When I was a child growing up in one of Atlanta’s oldest communities, we often used the phrase, “You did that on purpose.” The statement indicated intentionality in someone’s actions. There behavior was not accidental but executed with forethought, sometimes malicious forethought. However, there was another, often unspoken, meaning to doing something on purpose. There was a more subtle communication from my parents and elders that our lives have meaning. We are destined to do and be in the world in such a way that uplifts, heals, and elevates others in our community. In psychological, philosophical and religious literature, these ideas fall within the realm of existentialism or eudaimonic well-being. I know. That’s lots of big words. Don’t rush off to Google or dictionary.com right now. Basically, it boils down to human striving to find meaning in our lives, specifically meaning connected to our spirituality.
In our everyday lives, especially in the world of those committed to wellness, we may hear people use the phrase, “I’m living my life on purpose”. It’s their mantra or proclamation of a commitment to stay focused on behaviors and mindsets that cultivate their best self – in mind and body. Building an overall sense of wellness from one day to the next is most often the aim. That includes staving off those extra pounds that always seem to be chasing us down, taking a breath before speaking when a co-worker does yet another immeasurably irritating thing and regularly reminding ourselves that our health matters. A strong, fit mind and body are certainly essential to living “on purpose”. Health in our minds and bodies gives our spirit a peaceful and thriving house to live in but the spirit has its own unique work to do.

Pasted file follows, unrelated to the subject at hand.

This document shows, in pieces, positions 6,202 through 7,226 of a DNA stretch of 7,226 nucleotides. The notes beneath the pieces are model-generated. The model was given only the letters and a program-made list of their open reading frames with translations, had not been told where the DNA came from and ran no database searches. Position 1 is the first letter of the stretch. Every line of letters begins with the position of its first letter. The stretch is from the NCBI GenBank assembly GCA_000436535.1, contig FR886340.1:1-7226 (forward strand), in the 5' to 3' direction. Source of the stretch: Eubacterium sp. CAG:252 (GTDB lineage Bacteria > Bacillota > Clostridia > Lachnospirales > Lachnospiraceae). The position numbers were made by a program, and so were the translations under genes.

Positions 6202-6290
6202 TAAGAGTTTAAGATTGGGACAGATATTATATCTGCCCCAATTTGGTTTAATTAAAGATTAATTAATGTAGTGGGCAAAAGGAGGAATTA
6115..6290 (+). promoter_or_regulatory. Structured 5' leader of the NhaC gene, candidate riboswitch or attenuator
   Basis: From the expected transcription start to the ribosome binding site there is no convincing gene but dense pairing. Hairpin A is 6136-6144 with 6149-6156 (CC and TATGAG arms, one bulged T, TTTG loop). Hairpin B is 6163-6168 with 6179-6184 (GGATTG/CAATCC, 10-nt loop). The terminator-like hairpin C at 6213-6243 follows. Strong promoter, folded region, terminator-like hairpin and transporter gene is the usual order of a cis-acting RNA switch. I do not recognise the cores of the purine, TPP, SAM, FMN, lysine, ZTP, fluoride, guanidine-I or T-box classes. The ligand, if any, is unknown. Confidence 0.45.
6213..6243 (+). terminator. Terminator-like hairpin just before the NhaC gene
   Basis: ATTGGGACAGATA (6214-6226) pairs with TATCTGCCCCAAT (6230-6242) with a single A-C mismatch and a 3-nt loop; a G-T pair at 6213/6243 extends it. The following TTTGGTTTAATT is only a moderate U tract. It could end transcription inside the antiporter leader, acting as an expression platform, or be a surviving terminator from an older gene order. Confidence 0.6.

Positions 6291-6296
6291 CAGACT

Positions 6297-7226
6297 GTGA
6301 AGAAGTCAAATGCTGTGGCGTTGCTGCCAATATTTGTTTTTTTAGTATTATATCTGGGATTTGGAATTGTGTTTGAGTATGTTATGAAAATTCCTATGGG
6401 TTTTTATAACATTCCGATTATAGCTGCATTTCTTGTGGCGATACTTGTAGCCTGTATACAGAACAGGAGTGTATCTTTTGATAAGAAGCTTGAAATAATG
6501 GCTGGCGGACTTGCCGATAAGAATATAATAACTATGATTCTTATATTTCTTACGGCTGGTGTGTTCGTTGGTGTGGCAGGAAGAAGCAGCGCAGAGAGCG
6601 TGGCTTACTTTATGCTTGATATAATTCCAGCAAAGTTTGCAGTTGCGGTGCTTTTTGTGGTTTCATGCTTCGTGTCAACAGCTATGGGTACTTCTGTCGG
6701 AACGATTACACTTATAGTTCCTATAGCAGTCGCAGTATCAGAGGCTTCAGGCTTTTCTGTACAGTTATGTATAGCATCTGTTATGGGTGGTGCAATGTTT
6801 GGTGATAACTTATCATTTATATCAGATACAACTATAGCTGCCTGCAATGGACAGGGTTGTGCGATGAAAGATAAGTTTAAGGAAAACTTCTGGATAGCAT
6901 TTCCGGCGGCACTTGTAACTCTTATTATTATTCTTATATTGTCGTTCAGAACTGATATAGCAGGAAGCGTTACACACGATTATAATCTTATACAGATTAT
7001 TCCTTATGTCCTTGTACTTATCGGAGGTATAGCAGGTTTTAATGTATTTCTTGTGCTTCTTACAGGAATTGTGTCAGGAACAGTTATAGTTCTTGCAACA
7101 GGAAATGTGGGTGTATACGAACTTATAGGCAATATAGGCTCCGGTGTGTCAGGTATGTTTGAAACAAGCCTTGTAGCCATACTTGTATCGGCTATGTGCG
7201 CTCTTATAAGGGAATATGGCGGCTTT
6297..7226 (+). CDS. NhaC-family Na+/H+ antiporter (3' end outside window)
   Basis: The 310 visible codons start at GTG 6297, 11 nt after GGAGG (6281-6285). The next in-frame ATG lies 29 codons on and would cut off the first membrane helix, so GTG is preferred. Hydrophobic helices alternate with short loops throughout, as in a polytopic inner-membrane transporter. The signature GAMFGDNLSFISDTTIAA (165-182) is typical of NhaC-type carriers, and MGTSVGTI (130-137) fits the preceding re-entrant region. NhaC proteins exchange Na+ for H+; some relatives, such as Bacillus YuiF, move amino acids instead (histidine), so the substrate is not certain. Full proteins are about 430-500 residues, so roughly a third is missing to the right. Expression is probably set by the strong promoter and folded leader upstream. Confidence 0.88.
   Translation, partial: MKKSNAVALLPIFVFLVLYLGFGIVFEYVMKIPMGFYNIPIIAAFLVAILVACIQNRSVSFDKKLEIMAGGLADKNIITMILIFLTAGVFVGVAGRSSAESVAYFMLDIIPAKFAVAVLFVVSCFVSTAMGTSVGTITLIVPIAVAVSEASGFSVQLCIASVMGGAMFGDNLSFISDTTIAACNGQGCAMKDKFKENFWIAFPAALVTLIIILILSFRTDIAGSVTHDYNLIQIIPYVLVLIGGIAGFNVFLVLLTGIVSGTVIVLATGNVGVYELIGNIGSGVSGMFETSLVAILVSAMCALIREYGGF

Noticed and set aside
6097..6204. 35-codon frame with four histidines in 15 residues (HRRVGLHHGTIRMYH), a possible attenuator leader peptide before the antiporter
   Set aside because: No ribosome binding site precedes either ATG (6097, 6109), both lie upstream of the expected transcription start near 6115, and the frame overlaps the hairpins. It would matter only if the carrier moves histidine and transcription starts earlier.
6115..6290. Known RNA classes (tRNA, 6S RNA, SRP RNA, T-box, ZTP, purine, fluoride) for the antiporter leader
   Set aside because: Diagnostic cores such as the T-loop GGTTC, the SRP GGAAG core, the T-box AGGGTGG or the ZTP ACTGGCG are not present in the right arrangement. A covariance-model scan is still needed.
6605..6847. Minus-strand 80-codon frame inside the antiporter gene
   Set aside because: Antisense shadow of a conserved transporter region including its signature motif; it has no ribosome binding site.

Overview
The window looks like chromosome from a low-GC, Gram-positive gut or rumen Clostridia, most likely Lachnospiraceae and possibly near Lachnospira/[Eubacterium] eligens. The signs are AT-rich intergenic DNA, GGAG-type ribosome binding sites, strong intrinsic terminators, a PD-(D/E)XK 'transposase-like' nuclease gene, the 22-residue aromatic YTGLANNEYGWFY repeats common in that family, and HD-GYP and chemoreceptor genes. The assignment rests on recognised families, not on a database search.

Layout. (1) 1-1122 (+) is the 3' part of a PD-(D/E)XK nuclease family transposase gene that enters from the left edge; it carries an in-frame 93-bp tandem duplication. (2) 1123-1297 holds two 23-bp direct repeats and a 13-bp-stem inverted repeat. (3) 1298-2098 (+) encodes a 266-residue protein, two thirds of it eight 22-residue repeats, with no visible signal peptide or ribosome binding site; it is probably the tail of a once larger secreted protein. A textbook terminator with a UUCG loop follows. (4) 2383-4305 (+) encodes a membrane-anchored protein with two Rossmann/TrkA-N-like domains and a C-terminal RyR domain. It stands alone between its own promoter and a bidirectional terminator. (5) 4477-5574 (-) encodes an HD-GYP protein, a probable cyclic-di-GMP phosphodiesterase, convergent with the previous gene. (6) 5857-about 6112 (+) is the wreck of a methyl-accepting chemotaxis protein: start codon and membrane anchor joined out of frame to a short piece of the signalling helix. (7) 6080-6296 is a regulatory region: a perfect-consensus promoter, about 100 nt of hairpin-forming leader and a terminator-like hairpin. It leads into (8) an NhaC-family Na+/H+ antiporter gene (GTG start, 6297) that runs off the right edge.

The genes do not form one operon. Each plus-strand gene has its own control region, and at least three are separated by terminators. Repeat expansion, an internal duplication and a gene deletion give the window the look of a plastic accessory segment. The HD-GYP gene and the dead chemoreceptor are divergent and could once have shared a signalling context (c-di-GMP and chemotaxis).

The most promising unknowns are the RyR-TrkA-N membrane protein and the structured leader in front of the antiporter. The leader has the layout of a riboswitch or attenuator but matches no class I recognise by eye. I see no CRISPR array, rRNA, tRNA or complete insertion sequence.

If you grew up Christian, you probably heard the phrase - your body is a temple for the spirit. My Taoist teacher says that each spirit chooses the body it needs to fulfill its unique purpose on earth. The Yoruba sacred text says those chosen to bring good into the world are called human beings each of whom chooses a destiny to complete on earth. Further, that destiny is designed to help human beings achieve the good condition. While some suggest that striving for meaning is more important than striving for happiness, the Yoruba sacred texts indicates that our spirits choose our journeys with joy. I love it! Yes, you can have both. You can be “on purpose” and joy-full. This is not to suggest there won’t be challenges on your journey. However, when you’re “on purpose” any experience can be an opportunity to locate the good that propels you forward.
Activities to help you live on purpose:
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